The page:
The other night my daughter and I were having our routine before bedtime chat, where we talk about anything and everything. That night we were talking about love. Such a huge topic for such a little girl. She said something to me which really didn’t sit well with me and got me thinking – and me thinking isn’t a good thing. I spent the entire night awake contemplating her words. These mind-numbing, sleep depriving words were:
“I love you more than I love myself.”
Normally, such words should pull on your heart strings and make you melt into a puddle of goo. But for me it didn’t. It did the exact opposite and made me wonder why she would feel that way, and think of all the ways in which I may have to reverse that train of thought.
Don’t get me wrong, I absolutely adore the fact that my daughter loves me so much. But it concerns me to think that she is devaluing herself and putting me before herself. That’s not how is should be. One must put themselves first, value themselves beyond anything else. They must be selfish when it comes to their love. Oh I know what you’re thinking now – I’ve used the selfish word. But you do, and before you decide to not continue reading this post, hear me out.
This is how I responded to my daughter. I told her that she should not love me more than she loves herself. There is nothing wrong with loving yourself more than anyone else in the world. She looked at me as if I had three heads and five eyes.
So I gave the following analogy:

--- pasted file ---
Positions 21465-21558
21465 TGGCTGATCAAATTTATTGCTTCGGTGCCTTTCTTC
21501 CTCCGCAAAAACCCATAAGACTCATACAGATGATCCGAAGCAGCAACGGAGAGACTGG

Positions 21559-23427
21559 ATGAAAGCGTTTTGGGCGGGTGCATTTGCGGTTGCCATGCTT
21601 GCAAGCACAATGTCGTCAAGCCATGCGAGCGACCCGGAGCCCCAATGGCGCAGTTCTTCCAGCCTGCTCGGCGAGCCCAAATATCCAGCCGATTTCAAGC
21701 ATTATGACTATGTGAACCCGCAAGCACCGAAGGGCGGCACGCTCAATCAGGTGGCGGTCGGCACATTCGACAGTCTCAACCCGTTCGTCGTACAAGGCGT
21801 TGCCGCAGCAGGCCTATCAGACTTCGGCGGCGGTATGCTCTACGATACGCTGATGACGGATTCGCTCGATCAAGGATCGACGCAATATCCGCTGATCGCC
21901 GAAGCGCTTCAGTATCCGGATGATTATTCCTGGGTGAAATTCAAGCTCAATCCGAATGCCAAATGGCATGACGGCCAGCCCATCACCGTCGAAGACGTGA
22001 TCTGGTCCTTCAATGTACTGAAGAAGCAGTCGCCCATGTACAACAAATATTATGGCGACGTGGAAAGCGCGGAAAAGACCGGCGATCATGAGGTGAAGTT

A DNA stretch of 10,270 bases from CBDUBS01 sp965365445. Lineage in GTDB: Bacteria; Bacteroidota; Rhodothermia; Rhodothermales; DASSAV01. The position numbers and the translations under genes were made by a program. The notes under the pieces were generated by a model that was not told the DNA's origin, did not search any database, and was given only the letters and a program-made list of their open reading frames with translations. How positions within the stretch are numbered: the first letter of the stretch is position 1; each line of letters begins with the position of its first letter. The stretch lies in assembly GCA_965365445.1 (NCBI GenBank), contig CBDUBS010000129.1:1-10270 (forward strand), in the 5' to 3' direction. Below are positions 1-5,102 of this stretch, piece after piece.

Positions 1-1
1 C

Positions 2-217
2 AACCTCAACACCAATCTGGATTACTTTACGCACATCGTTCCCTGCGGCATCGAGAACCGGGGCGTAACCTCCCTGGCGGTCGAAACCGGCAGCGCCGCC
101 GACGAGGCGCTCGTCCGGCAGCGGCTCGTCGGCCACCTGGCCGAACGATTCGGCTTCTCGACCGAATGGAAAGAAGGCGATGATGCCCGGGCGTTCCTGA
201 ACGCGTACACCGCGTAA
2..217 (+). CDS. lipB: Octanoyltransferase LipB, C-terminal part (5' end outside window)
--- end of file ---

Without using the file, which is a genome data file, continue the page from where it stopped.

Picture a tall glass on top of a table and a picture of water. Now pour the water into the glass and watch the water rise to the rim of the glass. Once it’s reached the rim, keep pouring until the water overflows and spills all over the table and onto the floor. Now imagine that your heart is the glass, and the water is your love. Your heart needs to be filled up with your own love in order for you to be happy with yourself, you be satisfied in your own skin. Only once your heart has been completely filled can you then love other people the way they need to be loved, freely without compromising yourself, without constraints.
But what happens when you try to love others without loving yourself? You are unhappy. You are unsatisfied. You slowly begin to resent the other person, and that relationship then becomes at risk of deteriorating. You slowly begin to hate your life. You then think that no one loves you, understands you, likes you. So, this is why I say it’s good to be selfish with your love as only then you are able to truly love freely. You are honoring yourself, and you should, because no one else can ever love you the way you know you need to be loved. And when you love yourself, life is just so friggin beautiful no matter what happens in it.
What did she say to this? She said “Ok Mommy, time to fill my sleep glass.”